Electricity you don’t use

The concept of negawatts was introduced by American environmentalist, author, and energy efficiency expert Amory Lovins, back in 1989. A negawatt is a watt of electricity that is not used because of a conservation measure, and is therefore available for some other use.

For example, if you switch a 60-watt incandescent light for a 7-watt LED light, you have saved 53 watts. So you could say your new lamp has added 53 negawatts to the electrical supply on the grid.

The negawatt was originally intended to show how much cheaper it is to save electricity than to build new electrical generation capacity. Utility companies who see demand increasing over time basically have two choices:

  • Increase supply by building new generation capacity or buying new supply from other suppliers, who in turn may need to build new generation capacity
  • Reduce demand, either by raising prices or offering conservation incentives.
Amory Lovins

Utility companies put a price on each megawatt of generating capacity. This price reflects the cost of building the generating capacity (non-renewable electric generation station such as a coal, fossil gas, or nuclear plant, or renewable energy source such as hydroelectric, wind, solar or geothermal) and the price of transmission lines. It does not the cost of generation itself (mainly applicable to non-renewable sources since fuel is required). Generation costs are priced not by megawatt but by megawatt hour.

Lovins saw a negawatt as a measurement that could be used to add conservation as an alternative in the list of choices a utility would face when looking for new sources of power.

For example, suppose a utility company had to find ten megawatts of additional generation capacity to meet peak demand on hot summer days. They could:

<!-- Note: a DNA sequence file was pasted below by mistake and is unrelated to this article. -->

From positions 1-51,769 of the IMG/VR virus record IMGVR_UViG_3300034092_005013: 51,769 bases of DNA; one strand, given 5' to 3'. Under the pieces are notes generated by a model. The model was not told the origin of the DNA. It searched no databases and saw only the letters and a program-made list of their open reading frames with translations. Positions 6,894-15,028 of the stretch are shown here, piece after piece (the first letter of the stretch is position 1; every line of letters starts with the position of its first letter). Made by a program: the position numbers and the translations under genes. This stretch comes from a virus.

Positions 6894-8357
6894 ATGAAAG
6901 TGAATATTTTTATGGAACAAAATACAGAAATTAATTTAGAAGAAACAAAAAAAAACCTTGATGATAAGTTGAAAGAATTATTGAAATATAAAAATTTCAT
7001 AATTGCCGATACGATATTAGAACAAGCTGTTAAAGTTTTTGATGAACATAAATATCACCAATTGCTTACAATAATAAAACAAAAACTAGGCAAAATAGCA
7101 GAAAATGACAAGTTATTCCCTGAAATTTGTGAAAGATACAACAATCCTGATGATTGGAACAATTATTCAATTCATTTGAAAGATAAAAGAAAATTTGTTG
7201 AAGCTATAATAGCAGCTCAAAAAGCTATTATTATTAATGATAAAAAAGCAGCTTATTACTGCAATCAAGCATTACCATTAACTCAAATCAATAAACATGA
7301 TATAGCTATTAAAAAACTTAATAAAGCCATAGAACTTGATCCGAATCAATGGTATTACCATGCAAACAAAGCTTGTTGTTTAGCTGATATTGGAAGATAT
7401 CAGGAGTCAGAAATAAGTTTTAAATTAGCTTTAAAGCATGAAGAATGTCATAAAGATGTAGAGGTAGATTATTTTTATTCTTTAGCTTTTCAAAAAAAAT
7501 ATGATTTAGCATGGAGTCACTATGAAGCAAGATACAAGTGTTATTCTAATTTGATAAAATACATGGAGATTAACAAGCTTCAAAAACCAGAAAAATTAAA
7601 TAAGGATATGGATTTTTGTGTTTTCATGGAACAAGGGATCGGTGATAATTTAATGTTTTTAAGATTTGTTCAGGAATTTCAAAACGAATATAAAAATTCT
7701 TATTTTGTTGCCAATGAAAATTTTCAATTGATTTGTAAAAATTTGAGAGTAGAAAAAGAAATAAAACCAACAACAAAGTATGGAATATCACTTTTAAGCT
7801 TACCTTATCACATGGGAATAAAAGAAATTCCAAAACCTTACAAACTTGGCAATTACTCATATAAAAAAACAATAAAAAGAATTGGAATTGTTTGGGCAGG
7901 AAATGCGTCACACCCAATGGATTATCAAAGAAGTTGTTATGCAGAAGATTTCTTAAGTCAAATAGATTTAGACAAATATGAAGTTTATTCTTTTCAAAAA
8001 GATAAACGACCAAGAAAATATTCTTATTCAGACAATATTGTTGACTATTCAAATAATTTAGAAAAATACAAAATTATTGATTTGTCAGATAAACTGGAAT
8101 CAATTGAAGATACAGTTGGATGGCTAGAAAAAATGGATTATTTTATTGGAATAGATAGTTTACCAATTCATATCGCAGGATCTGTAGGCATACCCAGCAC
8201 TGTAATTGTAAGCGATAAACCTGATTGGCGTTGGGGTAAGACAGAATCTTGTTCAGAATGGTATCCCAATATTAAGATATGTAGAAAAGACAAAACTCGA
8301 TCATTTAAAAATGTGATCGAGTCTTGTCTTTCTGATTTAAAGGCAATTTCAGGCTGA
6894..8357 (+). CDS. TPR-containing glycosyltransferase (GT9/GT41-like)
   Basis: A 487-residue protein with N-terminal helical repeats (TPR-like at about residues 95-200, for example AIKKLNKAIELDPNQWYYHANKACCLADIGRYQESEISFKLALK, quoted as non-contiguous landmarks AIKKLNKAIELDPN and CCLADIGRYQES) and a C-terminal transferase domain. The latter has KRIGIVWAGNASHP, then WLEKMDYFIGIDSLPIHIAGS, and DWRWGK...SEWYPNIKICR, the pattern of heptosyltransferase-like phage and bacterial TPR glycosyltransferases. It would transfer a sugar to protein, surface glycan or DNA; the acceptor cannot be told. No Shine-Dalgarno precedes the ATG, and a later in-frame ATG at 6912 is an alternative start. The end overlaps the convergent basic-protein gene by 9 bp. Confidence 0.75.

• Upgrade an existing generating station, or build a new one
  • Allow companies to sell negawatts to the utility during peak periods, meaning they agree to use less electricity to offset peak demand.

Electric utility companies sometimes pay home energy users for the negawatts consumers produce. For example, in 2008 in Ontario, Canada, if you cut your electricity usage by 10% over the previous summer, you got a check from your local utility for a share of the savings the utility realized from not having to generate the electricity or invest in new generation capacity. As well, if you installed a regulator on your air conditioner that let the utility cycle it off and back on for short (15 minute) periods during times of peak demand, you got a discount on your power bill.

It’s helpful to think of your electricty saving actions as a way of producing negawatts. Every negawatt you “produce” by lowering your consumption can help reduce greenhouse gas emissions, and may prevent the construction of new coal, fossil gas or nuclear plants.

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